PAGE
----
Its use as a muscle enhancer is widespread among athletes.
What is methionine used for?
The organism can convert methionine to cysteine, a precursor of a potent antioxidant amino acid, glutathione, which also counteract the damage from free radicals, increasing the life of the antioxidant vitamin E and vitamin C (the body can not get cysteine from methionine , for this reason, methionine is an essential amino).
Legumes are deficient in methionine, and should be combined with other protein sources for this amino acid and the body to properly take advantage proteins.
This amino acid is a good antioxidant, because the sulfur atom is capable of detoxifying and eliminating harmful substances to our bodies (particularly chemicals and heavy metals such as lead and cadmium) as well as the effects caused by free radicals.
Methionine has also been proven effective in removing toxic components of some medications or medical preparations, like estrogens that provide birth control pills. It is also useful to prevent asthma attacks caused by allergic reactions to foods.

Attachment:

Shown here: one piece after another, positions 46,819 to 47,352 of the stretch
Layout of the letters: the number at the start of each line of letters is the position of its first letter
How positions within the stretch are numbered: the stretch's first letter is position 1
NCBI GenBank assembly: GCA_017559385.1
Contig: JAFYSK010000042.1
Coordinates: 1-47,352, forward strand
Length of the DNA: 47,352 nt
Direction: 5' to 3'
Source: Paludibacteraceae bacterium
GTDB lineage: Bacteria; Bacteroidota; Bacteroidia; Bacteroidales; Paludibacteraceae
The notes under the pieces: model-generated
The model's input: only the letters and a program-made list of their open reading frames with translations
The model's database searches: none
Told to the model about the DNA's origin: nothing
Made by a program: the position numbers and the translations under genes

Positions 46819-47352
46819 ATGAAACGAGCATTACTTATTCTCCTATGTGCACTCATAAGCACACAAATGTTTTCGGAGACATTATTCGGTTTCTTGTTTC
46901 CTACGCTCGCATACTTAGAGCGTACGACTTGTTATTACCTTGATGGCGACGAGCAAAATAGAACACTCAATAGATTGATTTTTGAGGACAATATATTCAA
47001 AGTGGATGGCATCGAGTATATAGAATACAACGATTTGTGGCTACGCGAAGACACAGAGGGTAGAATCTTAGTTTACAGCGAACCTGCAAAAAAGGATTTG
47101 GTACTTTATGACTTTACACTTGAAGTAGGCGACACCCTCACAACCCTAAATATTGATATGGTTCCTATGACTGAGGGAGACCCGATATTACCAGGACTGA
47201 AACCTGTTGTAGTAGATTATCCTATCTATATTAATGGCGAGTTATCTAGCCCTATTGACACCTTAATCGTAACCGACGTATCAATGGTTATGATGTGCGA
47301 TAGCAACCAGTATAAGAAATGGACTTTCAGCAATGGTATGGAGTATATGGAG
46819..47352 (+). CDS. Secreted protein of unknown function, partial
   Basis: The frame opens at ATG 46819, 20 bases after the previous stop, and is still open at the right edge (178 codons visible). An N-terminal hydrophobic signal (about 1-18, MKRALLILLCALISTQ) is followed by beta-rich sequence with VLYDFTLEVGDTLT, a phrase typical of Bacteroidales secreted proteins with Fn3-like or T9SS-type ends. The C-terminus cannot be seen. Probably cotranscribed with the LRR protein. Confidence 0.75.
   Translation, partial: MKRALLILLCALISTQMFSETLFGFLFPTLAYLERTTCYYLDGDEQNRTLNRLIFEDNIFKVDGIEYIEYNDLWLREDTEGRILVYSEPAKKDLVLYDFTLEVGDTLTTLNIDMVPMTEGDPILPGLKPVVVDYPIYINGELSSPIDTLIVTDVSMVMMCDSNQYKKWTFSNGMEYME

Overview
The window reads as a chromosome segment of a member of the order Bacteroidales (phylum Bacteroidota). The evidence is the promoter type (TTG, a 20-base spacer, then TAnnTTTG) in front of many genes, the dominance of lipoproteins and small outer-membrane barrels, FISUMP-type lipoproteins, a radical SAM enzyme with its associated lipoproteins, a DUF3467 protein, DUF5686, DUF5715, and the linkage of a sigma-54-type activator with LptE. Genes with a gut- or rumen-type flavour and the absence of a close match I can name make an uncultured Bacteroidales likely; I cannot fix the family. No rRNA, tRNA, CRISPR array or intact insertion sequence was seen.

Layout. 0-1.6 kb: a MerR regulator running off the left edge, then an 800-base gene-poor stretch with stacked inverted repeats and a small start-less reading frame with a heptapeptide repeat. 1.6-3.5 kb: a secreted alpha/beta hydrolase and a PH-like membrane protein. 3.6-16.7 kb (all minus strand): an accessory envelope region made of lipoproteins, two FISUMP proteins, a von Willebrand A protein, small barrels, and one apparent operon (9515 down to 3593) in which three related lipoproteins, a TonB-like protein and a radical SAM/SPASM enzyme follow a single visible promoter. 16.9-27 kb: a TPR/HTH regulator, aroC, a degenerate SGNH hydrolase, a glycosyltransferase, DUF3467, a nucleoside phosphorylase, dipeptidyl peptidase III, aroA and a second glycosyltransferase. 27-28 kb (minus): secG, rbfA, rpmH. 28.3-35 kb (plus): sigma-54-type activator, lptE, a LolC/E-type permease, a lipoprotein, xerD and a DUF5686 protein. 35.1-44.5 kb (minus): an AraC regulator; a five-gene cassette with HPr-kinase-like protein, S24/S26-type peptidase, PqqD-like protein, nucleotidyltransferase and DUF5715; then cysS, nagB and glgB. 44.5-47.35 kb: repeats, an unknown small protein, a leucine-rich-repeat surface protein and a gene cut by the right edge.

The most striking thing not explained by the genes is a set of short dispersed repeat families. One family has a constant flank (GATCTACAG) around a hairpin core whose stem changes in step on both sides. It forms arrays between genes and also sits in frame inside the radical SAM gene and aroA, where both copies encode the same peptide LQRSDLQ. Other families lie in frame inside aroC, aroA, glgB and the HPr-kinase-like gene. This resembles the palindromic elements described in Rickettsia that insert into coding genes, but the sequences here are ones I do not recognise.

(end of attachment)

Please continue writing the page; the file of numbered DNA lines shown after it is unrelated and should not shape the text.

Minimizes the absorption of some fat, to influence the synthesis of other amino acids such as L-taurine, L-cysteine, L-carnitine.
Involved in the formation of lecithin in bile secretion and endorphins. By preventing fat deposited in the arteries, methionine is useful in preventing cholesterol, thus avoiding the promotion of cardiovascular diseases such as arteriosclerosis or embolisms.
Its use in preventing abnormalities of skin, hair and nails is very outstanding, proving useful in preserving the hair; and the prevention of other diseases of the nails and skin.
It also controls the body's histamine levels. Histamine is a substance that accumulates. If excessive, it can generate symptoms of migraine, gastrointestinal discomfort and atopic skin reactions. For this reason, it is very important to eat the required amounts of methionine, since we can minimize the options that our brain does not transmit the right signals, which occurs when histamine accumulates.
Methionine is a limiting amino acid in legumes. That is, legumes contribute with very little protein with the amino acid methionine, insufficient for the organism. This causes the protein not to be properly exploited.
Although you can take supplements of methionine, it is recommended to cover the needs of this amino acid through a balanced diet. If supplementation, it is appropriate to consultation a specialist before taking it. .